Kneeling – (No one identified)
Cross-Legged – (No one identified)
Back Row on Bench – 1 D.Trowell, 2 G.Beamish, 3 J.Saunders, 4 H.Wakelen, 6 Tompkins, 7 McDonald, 8 Rowland, 9 Padbury, 10 Noakes
Standing – 1 G.C.Holder, 3 C.R.Chapple, 4 Ellis, 6 Mawbey, 8 Kensit
Seated – 3 J.Dack, 4 J.D.Bertalot, 5 Spinks, 7 Upton
Kneeling – (No one identified)
Cross- Legged – 2 B.Thomas, 3 Bee
Back Row on Bench – 1 Allwright, 2 Saker, 3 Heathcote, 4 Hardisty, 8 J.Schofield
Standing – 1 Cotton, 2 F.Bishop, 4 J.Wise, 5 Tipper, 7 Trott
Seated – 3 Miss Brady, 5 Mr.R.Bennett, 6 Mr.D.Evans, 7 Mrs. D Barrell
Kneeling – (none)
Cross-Legged – 1 E.Gray, 2 Waterson, 3 R.Bruder
Back Row on Bench – 1 W.Dack, 2 Eaton, 3 Nash, 4 B.C.Loveland, 6 G.D.Rudram, 7 Browning, 8 E.R.Smith, 9 L.Soloway
Standing – 4 J. Weekes 6 L.G.Hallam, 7 Nunn
Seated – 1 Mr.K.Barrell, 2 Mr. J.J.McConagley, 3 Mr.George, 4 Mr.Bland, 5 Mr. O. D. Marsh, 6 Mr. Badman, 7 J. May
Kneeling – (none)
Cross-Legged – (No one identified)
Back Row on Bench – 1 L.Soloway (also shown at end of Section 4) 2 P.McGill, 3 K.Makepiece, 5 J.Richardson, 6 Tony Hill, 7 Baker, 8 Wolfe, 9 Maundrell
Standing – 2 J.Gale, 3 A.Brooks, 4 J.Green, 5 Hunter, 6 Cann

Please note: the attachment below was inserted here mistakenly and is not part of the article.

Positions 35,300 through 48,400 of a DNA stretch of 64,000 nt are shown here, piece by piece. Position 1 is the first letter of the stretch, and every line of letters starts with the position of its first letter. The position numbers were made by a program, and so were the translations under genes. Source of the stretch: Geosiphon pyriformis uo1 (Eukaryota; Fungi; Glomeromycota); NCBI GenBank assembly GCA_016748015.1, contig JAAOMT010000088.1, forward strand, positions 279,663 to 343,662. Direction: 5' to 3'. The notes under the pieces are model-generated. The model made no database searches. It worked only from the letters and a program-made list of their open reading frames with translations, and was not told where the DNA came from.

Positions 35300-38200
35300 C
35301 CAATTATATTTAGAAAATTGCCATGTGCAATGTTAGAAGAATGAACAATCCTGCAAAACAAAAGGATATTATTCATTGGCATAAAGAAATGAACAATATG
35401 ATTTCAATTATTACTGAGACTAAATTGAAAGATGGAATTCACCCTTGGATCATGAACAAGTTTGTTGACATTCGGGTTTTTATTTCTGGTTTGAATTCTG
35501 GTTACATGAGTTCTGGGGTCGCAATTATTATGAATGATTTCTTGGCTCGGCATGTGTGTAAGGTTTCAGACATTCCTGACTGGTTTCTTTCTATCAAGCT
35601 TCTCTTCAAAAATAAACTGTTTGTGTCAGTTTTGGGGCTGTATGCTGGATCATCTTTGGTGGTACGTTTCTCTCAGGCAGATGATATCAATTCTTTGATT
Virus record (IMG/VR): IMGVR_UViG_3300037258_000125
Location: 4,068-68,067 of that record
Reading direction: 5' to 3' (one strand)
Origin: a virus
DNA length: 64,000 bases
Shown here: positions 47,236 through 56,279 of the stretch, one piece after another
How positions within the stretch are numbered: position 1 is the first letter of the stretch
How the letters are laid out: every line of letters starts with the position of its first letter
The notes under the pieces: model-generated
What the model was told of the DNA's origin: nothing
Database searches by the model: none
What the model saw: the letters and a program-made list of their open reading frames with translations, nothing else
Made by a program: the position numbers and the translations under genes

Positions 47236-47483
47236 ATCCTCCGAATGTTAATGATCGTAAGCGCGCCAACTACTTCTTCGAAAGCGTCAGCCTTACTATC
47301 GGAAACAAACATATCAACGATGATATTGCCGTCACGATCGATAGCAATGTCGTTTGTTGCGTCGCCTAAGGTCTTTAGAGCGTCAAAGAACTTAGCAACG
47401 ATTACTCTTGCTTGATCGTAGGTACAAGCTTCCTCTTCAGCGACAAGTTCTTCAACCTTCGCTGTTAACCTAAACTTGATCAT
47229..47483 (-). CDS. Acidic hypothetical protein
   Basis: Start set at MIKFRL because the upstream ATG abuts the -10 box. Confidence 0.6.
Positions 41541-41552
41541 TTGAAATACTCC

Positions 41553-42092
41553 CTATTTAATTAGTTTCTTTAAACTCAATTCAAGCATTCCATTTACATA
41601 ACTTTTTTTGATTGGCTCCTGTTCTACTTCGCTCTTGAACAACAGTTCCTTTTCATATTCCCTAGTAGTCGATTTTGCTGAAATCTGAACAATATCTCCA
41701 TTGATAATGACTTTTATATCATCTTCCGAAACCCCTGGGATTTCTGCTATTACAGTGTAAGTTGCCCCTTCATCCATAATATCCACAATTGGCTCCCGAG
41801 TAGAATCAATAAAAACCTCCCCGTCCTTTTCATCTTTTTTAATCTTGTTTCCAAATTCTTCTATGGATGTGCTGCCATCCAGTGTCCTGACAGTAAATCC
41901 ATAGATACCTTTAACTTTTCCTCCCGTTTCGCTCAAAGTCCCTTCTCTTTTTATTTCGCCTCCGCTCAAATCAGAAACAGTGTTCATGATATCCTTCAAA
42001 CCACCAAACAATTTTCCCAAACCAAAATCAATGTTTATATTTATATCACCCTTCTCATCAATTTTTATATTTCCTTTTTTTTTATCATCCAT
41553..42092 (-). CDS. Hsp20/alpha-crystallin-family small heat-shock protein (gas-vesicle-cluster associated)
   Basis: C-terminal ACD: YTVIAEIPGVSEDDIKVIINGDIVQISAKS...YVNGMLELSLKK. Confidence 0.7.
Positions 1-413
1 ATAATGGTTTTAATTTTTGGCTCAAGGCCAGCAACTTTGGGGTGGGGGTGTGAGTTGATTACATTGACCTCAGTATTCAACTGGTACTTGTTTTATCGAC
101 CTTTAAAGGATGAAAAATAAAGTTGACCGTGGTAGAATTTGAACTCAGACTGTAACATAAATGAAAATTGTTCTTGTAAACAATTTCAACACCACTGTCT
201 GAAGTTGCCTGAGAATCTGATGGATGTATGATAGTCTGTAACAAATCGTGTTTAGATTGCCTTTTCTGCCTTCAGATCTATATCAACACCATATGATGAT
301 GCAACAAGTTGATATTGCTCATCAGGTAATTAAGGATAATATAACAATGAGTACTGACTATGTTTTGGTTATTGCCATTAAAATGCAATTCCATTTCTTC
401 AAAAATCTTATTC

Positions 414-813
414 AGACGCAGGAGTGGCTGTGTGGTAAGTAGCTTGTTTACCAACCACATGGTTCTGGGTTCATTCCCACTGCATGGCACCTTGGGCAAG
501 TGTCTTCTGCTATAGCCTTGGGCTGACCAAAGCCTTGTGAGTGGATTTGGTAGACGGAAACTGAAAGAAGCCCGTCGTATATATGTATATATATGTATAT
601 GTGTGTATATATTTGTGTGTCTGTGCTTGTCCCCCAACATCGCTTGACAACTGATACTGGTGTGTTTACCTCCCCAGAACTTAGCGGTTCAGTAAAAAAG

Seated – 1 G.B.Shore, 2 K.Windebank, 3 M. Graville, 4 Wagner, 5 R.Burgin
Kneeling – 4 G.Smith,
Cross-Legged – (No one identified)
Back Row on Bench – 1 Mitchell, 2 R.E.King, 3 P.J.Goodman, 4 F.Toms, 6 I.C.Dymott, 7 R.Westbrook, 8 I.Cotman
Standing – 2 R.Marchant, 4 Monk, 6 I.McGill
Seated – 4 Minton, 8 R.Harwood
Kneeling – 7 Harding
Cross-Legged – 5 Dowsett, 7 Knott
I remember J O C Warner, one of the Warner’s Holiday Camp family. Warner was very strong and had a chest expander that only he and one other boy, K O’Hara, could pull. O’Hara was some years younger than Warner, which made this an even greater accomplishment. An older boy picked on O’Hara once and got a nosebleed for his reward. I met O’Hara years later and was a little surprised to find him a gentle and unassuming man.
In my latter years at the school I remember Michael Bull, who drew and painted so well. Bull’s handwriting was very stylish. He dotted his i’s with little circles. There was Howard-Beard who could run like a greyhound and collared the Victor Ludorum, Graham Holder who could throw a cricket ball nearly 90 yards. I once made the mistake of engaging him in a snowball fight. Not only could he score hits on me while out of range of my own missiles, but his snowballs were almost as large as footballs! Graham one broke a school window throwing – a tangerine!